Tips for Improving Gas Mileage For Your Used Car
- February 28, 2020
- Used Car For Sale
- Posted by Pete
- Comments Off on Tips for Improving Gas Mileage For Your Used Car
If there are three constants in life, they are death, taxes, and the fact that it seems to be impossible to find consistently low-priced gas.
While gas prices aren’t at the record highs of 2012 they are trending up from the lows we saw in 2016 into a steady, wallet-destroying climb. The bad news is, there isn’t much we can do about fluctuating oil prices.
The good news is that we can give you some solid tips on how you can get the most mileage from your used car on each fill-up.
Avoid Having a Lead Foot
Going a little faster to get where you are going in the quickest possible time seems like a solid gas saving tip, but it doesn’t quite work like that.
The faster you go, the more you car experiences drag, or air resistance, the force acting opposite to the forward motion your engine produces. Because drag is relative to your speed, the faster you go, the more drag you experience and the more gas you have to burn to maintain that speed.
Quick acceleration comes with all the same problems. If you’ve got the pedal to the metal as soon as the lights turn green, you’ll be using more gas than someone who pulls away in a controlled manner.
Traveling 5 miles an hour faster over the course of an hour-long drive will only get you where you are going 5 minutes faster and will use around 10% additional fuel. Those 5 minutes could also easily be lost in traffic or at traffic lights.
On the other hand, the RAC suggests that you can save up to 25% on your fuel bills by reducing your speed by just 12mph when you are on the freeway.
Try to Cut Down on Drag
Since we’re talking about air resistance, you can save a fair amount on your fuel bill by making your car as aerodynamic as possible.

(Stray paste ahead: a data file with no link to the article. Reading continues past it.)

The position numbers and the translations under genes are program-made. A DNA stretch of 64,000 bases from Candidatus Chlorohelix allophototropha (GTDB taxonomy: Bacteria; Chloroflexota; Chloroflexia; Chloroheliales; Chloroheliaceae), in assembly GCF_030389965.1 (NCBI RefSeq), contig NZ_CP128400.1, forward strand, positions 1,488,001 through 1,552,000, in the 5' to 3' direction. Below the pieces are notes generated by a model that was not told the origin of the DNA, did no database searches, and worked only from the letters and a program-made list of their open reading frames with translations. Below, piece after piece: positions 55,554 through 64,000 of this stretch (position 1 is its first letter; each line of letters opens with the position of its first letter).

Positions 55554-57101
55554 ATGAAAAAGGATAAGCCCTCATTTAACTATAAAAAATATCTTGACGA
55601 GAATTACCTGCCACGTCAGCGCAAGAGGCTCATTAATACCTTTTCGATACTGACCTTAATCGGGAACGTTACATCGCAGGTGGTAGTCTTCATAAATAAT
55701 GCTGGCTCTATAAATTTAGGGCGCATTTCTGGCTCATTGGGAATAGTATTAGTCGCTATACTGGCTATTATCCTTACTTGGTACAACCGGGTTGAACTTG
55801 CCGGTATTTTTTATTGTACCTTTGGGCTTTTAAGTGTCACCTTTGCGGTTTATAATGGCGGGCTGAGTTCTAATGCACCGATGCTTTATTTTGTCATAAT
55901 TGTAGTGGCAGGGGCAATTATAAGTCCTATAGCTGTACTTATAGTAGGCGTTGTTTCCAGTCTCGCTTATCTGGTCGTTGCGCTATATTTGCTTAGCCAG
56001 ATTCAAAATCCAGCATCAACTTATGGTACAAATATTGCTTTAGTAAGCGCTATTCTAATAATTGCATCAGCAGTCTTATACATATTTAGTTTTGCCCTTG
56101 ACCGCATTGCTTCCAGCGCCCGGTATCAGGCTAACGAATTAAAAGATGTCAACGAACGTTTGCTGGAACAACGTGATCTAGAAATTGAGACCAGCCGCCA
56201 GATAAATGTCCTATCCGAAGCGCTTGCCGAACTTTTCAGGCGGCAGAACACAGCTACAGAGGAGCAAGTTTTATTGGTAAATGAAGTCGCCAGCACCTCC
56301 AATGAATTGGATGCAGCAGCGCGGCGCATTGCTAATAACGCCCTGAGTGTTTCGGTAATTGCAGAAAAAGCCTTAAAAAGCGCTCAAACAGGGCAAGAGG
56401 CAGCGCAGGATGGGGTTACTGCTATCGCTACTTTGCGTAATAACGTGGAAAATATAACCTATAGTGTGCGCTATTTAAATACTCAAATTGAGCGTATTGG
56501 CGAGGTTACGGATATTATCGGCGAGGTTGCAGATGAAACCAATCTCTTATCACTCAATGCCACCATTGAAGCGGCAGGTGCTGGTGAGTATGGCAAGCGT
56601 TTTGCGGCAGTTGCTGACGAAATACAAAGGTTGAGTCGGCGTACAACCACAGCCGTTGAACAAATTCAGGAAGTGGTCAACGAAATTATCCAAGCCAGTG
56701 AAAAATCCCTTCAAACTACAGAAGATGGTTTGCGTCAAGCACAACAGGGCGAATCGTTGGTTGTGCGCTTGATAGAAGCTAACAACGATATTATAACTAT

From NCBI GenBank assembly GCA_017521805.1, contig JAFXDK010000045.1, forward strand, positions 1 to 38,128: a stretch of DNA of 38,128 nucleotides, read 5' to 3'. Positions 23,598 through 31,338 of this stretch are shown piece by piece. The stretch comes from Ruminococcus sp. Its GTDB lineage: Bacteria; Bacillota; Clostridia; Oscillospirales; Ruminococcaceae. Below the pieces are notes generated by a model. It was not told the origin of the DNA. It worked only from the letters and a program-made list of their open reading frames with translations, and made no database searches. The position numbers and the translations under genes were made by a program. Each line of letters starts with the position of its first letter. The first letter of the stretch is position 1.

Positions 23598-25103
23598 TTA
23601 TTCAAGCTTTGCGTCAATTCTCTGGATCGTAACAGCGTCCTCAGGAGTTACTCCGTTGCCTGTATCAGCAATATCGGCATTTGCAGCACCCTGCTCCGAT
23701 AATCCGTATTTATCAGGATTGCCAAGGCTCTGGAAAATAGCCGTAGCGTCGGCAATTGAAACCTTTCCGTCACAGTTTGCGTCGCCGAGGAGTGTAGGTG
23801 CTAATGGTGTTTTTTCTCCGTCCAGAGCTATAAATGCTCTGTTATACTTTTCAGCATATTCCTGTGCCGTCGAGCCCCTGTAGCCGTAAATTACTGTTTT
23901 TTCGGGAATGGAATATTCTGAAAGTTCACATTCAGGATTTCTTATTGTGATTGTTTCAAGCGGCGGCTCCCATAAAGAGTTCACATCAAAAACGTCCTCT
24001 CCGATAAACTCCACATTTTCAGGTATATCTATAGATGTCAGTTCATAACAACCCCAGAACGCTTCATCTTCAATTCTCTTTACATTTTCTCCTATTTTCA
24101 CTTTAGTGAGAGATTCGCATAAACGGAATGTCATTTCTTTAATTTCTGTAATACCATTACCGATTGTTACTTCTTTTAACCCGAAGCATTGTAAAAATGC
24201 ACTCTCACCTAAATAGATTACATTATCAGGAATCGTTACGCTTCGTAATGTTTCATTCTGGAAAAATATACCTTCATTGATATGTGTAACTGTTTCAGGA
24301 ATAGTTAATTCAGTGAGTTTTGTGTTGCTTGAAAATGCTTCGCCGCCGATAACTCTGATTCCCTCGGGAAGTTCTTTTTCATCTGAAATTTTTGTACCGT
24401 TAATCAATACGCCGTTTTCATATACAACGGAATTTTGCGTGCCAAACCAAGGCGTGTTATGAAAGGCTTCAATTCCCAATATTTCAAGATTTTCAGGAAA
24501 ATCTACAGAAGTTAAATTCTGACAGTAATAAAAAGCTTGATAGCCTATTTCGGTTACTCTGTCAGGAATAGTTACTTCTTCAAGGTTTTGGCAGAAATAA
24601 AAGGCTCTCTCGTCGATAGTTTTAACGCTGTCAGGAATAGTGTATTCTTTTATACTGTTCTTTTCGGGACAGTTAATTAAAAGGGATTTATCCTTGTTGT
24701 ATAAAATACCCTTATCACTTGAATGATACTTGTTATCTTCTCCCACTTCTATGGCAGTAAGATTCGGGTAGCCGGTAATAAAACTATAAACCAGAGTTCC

We don’t mean you need to add a front and rear spoiler to your minivan, we just mean that items like rooftop rocks, boxes, bike racks, etc, should be taken off as soon as they are not in use.
We know its a pain unbolting accessories only to have to bolt them back on a few weeks later, but that unused rooftop box is costing you extra at the pumps every time you fill-up.
Use the Recommended Fuel Type
Common sense says that using premium gas is probably best for your car, but that isn’t always the case. A lot of car manufacturers don’t build and test their cars on the assumption that their customers are going to purchasing premium fuel, especially for non-sports cars.
You car’s manual should have a recommended octane level for fuel, as long as the fuel you are putting into that car is within that suggested octane level, your car should run fine without you paying any extra at the pump.
Keep Your Tires Pumped
Under or over-inflated tires can have a surprisingly large effect on both the amount of fuel you use and the handling of your car.
Under-inflated tires mean your car experiences a higher rolling resistance, which in turn makes your engine work harder, burning more fuel as it tries to get you up to speed.
The good news is there there are plenty of Bluetooth enable gadgets out there that will alert your phone as soon as your tire pressure drops below the recommended amount and air is free at most gas stations.
Turn Your Engine Off
When stationary for more than a few minutes, just turn your engine off. Idling can consume up to half a gallon of fuel an hour or more, depending on the size of your engine.
There was a time when cars engines were inefficient enough that starting and stopping them used up as much fuel as keeping them running.
However, that time is well in the rearview mirror, and modern cars are efficient enough that just turning off you engine when you are at a standstill and turning it back on when you need to pull away will save you fuel.
Keep it in High Gear
The most fuel-efficient way to drive a manual car is to keep to the highest possible gear for your average speed. Driving at high speeds in a low gear can, in fact, increase your fuel consumption by as much as 45%, depending on the size of your engine.
Good car maintenance, the proper fuel and driving in a careful and controlled manner won’t just keep you safer out on the roads, they can also help to keep you bank balance healthier. By implementing our easy to follow tips, you can shake that impending sense of fiscal dread every time you pull up to fill up.
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